Of course, in previous discussions involving Andy and Tom, Andy had emphasized that, “the ultimate value of E2.0 initiatives consists of greater responsiveness, better ‘knowledge capture and sharing,’ and more effective ‘collective intelligence,’” and this can easily be interpreted as a claim that use of E2.0 software leads to enhanced knowledge processing in organizations, which is a basic rationale for KM. But even if this claim is true, it doesn’t equate E2.0 with KM, but rather claims that E2.0 causes or leads to enhanced knowledge processing, and further suggests that KM interventions implementing E 2.0 tools would prove effective in leading to enhanced knowledge processing.
I have no objection to a claim like this last one. E2.0 tools may well lead to enhanced knowledge capture and sharing, and also to increases in collective problem solving capability (which is what I mean by “collective intelligence”). However, does the probability that E2.0 tools, alone, or E2.0 tools combined with earlier generation tools (perhaps the more common situation) will enhance knowledge processing suggest that E2.0 is “The New, New Knowledge Management?” Forgive me, folks, but I don’t think so. Attempts to identify E2.0 and Knowledge Management whether new or not remind me of the claims that Enterprise Information Portals were KM’s “killer app” that appeared in 1999, just after the portal craze started. Those claims were based on two things: an expansive vision of portal software that was never successfully implemented by any software company, not because it couldn’t be, but because the venture capital gave out before a company could develop a real Enterprise Knowledge Portal, and an identification of KM with the software tools that are used in KM interventions.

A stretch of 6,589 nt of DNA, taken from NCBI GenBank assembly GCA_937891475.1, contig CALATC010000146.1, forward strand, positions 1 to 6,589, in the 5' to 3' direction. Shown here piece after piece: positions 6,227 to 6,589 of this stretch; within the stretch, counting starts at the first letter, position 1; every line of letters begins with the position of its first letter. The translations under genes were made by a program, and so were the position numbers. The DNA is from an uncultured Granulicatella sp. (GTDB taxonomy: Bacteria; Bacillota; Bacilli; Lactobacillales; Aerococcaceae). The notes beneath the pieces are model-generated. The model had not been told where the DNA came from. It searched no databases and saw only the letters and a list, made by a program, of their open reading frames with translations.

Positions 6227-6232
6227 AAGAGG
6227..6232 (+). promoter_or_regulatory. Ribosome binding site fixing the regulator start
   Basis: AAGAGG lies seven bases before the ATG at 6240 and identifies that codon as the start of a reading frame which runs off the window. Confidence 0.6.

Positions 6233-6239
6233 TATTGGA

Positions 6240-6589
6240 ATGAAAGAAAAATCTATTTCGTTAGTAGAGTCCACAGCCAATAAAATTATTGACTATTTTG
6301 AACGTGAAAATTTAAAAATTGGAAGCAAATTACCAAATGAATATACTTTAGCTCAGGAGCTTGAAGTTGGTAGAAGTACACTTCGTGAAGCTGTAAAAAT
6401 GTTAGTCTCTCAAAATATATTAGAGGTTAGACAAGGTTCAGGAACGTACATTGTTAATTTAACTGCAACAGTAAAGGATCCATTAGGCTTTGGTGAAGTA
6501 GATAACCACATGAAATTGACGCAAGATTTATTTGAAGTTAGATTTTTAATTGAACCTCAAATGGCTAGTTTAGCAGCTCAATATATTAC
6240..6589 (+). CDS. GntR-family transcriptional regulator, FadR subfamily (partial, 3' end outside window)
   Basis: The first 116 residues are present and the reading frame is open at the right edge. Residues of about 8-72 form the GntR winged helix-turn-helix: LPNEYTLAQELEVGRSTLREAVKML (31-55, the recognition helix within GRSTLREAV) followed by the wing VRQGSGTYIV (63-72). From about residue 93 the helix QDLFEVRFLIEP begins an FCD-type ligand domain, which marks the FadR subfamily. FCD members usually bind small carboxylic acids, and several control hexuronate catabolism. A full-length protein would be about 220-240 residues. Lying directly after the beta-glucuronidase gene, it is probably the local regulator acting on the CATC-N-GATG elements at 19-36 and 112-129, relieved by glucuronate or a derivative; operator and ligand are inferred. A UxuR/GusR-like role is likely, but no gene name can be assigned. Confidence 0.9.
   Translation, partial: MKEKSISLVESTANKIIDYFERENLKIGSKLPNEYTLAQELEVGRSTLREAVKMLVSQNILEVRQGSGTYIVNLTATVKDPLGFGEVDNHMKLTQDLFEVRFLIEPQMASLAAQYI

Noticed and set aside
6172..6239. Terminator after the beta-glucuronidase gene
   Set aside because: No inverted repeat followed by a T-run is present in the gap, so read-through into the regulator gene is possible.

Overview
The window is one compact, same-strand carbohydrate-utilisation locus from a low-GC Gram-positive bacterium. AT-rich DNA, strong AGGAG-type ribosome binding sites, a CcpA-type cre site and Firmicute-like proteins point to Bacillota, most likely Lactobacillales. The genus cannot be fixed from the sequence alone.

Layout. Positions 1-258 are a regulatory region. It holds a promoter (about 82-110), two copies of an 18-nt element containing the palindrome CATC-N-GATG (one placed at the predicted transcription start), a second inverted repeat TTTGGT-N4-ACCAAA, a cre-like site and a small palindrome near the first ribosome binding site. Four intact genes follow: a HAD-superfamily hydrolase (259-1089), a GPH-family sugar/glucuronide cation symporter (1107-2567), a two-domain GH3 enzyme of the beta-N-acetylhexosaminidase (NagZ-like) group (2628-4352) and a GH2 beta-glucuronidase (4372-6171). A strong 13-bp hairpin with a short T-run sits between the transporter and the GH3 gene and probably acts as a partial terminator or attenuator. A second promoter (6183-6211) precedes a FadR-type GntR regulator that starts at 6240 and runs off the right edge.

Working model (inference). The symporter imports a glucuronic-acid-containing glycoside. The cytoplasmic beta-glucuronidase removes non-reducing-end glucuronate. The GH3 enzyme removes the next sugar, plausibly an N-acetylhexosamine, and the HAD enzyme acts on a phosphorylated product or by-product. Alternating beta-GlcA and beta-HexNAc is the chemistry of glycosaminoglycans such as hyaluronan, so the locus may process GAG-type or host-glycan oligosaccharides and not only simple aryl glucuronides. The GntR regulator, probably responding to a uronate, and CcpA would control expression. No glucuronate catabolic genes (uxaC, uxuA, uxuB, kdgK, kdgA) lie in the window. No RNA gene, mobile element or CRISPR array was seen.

The identification of E2.0, or Web 2.0. tools with a new generation of KM called KM 2.0, is not the first time that some commentators have tried to claim that advances in Information Technology define new ages or generations of KM. However, changes in KM that warrant us using the term KM 2.0, need, I think to be much more fundamental than mere changes in the IT tools that are at the disposal of KM practitioners. What I mean by more fundamental is that such changes are about the way one conceptualizes KM as a type of activity. Changes such as these occur relatively infrequently, and therefore movements from KM 1.0, to KM 2.0, to KM 3.0 and so on would also occur rarely, as befits a field that aspires to be a discipline rather than a fad.
In other words, it is appropriate and understandable for software tools to move from versions 1.0, to 2.0 to 3.0 and so on in a very few years; but KM is not a software tool; it is a management discipline, and thus there cannot be a “new” version of it every few years, even though many aspects of it may change frequently, as is appropriate for a dynamic, quickly changing field.
One reason why it’s possible and popular to advance the idea that there is a KM 2.0 that is Enterprise 2.0, or that is Web 2.0, is because many who are advancing it, haven’t given a lot of attention to conceptualizing KM and don’t have a clear idea of what it is. In other posts we’ve seen the tendency to conflate both KM and knowledge processing with Information Management. Collaboration, and Content Management. In addition, in previous posts in this series, we’ve seen the frequent conflation of KM and knowledge processing. We’ve even seen it in Tom Davenport’s blog, as I’ve pointed out above. And we can see it in other work of Tom’s such as his otherwise great article with John Glaser on the Partners Healthcare case.